IBM Acquires Merge Health To Supplement Watson Healthcare
International Business Machines (NYSE:IBM) recently announced that it was acquiring Merge Healthcare (NASDAQ:MRGE), a leading provider of “medical image handling and processing, interoperability and clinical systems”, for roughly $1 billion.  The company plans to integrate Merge Healthcare’s capabilities with its Watson high performance computing and analytics platform, which is an artificial intelligence system capable of answering questions posed in natural language. It was developed by IBM’s DeepQA project and is one of IBM’s most powerful computing platforms. Initially developed some years ago to play the television game-show Jeopardy (which it handily won), Watson (names after founder Thomas Watson), has since been commercialized and is now gain traction. We believe that, as IBM works to overcome the difficult markets faced by its enterprise hardware and software, Watson is of critical importance. IBM aims to drive its business analytics division to $15 billion in sales by 2018.
IBM’s acquisition of Merge is to be structured as follows: Merge shareholders are to receive $7.13 per share in cash, or 29.7x consensus 2015 EPS of $0.24. The roughly $1 billion in consideration comprises outstanding debt of $219 million and close to $800 million in equity (roughly 3.2x consensus 2015 revenue of $251 million. Merge offers software solutions to integrate medical images with the IT infrastructure present in medical facilities. It offers both on-premise and Cloud solutions. Most notably, its robust network management tools allow it to access the image repositories of its 7,500 customers as an anonymized research pool of roughly 30 billion images, including x-rays, CAT- and MRI-scans.  The shear scale of the sample size well suits the data capabilities of Watson, though the specific subtleties of medical image analysis are likely to make for a fairly steep learning curve. That said, the potential is huge. We note this is IBM’s third recent acquisition, coming in the wake of its purchase of Phytel and Explorys.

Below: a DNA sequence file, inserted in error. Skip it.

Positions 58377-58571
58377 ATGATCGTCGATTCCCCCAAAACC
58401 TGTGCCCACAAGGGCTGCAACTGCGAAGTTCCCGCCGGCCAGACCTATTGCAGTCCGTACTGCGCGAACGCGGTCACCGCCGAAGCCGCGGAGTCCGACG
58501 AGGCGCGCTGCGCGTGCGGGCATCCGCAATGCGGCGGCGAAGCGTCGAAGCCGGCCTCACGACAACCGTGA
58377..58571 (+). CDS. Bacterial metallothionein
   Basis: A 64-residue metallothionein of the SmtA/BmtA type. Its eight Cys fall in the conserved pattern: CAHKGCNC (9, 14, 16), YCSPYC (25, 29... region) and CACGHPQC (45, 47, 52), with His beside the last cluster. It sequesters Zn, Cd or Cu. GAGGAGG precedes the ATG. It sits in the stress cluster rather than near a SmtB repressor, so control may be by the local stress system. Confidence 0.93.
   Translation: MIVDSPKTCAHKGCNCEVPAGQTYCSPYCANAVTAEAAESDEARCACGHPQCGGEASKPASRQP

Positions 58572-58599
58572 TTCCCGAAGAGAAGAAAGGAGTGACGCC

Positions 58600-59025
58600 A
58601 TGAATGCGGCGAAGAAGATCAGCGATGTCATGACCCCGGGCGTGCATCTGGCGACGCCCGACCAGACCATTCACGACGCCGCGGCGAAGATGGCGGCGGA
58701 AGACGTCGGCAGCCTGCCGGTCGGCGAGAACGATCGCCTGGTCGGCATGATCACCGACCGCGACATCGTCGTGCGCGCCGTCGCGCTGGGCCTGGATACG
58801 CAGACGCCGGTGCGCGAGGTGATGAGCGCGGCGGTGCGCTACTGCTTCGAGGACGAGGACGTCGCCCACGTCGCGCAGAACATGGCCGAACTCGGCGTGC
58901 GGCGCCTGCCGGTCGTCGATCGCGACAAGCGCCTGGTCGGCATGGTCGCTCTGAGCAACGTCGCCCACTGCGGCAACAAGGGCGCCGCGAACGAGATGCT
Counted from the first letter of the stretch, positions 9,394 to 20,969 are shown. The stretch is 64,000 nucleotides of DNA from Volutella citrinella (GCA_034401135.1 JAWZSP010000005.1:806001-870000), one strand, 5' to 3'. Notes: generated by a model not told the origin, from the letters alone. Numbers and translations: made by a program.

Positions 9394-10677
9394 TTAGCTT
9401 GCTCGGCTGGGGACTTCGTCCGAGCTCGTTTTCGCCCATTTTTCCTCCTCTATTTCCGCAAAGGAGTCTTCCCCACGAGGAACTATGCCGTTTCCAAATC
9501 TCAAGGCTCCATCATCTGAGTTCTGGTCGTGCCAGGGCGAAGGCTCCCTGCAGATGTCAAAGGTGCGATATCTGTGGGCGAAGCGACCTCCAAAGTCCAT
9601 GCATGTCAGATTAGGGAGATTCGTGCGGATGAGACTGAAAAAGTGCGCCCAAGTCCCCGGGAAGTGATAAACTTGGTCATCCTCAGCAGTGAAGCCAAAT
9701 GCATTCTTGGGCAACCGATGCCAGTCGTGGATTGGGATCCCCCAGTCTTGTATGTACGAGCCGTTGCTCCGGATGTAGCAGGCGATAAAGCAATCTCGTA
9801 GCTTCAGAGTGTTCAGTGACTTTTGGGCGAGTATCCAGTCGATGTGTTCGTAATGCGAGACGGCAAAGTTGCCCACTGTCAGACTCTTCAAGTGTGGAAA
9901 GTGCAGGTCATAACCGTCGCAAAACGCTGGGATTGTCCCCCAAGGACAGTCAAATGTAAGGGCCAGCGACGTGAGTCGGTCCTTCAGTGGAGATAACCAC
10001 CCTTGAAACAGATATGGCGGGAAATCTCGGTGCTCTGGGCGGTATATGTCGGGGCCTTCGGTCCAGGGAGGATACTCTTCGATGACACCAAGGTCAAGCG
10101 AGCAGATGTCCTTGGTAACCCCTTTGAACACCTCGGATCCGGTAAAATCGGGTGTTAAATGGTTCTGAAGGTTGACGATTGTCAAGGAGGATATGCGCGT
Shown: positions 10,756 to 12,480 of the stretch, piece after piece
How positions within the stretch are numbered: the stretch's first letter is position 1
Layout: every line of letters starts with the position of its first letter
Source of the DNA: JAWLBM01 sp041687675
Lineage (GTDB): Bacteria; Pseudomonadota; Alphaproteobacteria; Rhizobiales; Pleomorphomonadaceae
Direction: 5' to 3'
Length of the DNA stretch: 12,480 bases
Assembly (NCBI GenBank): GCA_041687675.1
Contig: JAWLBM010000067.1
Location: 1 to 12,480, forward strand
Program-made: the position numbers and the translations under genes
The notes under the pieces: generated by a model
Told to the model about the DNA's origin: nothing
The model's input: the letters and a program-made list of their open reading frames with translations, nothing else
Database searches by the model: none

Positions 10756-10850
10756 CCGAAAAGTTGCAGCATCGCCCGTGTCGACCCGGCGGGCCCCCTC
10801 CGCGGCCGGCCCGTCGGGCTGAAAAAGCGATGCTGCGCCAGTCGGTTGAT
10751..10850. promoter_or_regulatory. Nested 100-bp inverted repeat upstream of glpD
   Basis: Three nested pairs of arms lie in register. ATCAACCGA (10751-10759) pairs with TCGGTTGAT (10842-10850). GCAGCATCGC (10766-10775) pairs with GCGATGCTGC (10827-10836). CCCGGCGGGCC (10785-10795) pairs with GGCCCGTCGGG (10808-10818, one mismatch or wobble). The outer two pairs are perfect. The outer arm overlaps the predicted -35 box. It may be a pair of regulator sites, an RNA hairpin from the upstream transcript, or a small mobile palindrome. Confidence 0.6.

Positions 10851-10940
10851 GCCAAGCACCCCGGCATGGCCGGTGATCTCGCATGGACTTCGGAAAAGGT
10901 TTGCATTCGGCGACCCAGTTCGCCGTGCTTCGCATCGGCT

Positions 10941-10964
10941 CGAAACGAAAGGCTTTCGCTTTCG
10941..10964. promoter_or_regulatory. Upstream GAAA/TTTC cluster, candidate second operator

Machine Learning Through Picture Integration Is Key To Success In The Medical Vertical
Watson is based on machine learning and to master a subject, it takes a significant amount of time and data. For example, researchers are trying to “teach” Watson oncology by feeding the machine with answers to relevant questions. Then, to make the machine “understand”, they ask it to answer similar questions by analyzing documents, websites and books at 66 million pages a second. After several iterations and teaching the machine what answers are accurate, it is expected that Watson will develop enough expertise to assist a doctor in a practical situation. IBM had developed image recognition software which it planned to integrate with Watson. This acquisition expedites IBM’s effort to roll out a Watson as a comprehensive Healthcare solution that will be powered by it most advanced supercomputers and advancing Watson beyond natural language and giving it the ability to “see.”
Considering that nearly 90% of the data in medical science is attributed to images, medical practitioners around the world are over whelmed with medical images. Furthermore, as most of the accurate analysis for medical condition at the intersection of diverse data sets (medical records, lab tests, genomics, medical images etc.), it is imperative that medical technicians sift through large sets of discrete data.
IBM plans to leverage the Watson Health Cloud to analyze and cross-reference medical images against a plethora of lab results, electronic health records, genomic tests, clinical studies and other health-related data sources. Insights generated by Watson could then help healthcare providers in fields including radiology, cardiology, orthopedics and ophthalmology to pursue more personalized approaches to diagnosis, treatment and monitoring of patients. In a potential health-related scenario, a medical practitioner can access Watson through a device to explain a patient’s problems and symptoms. He would also upload the medical images to Watson for the analysis. Based on the symptoms and cross referencing of images against images of established medical conditions and diseases, Watson could provide an initial recommendation. We note, however, Watson is not intended to supplant the trained eye of the radiologist, more to assist radiologists with the shear volume of images they are tasked to examine. It could also provide information about nearby medical facilities, if needed, and contact healthcare facilities.
At present, we have a $199 Trefis price estimate for IBM, which is about 19% higher than the current market price.
Source: IBM Acquires Merge Health To Supplement Watson Healthcare
Via: Google Alert for ML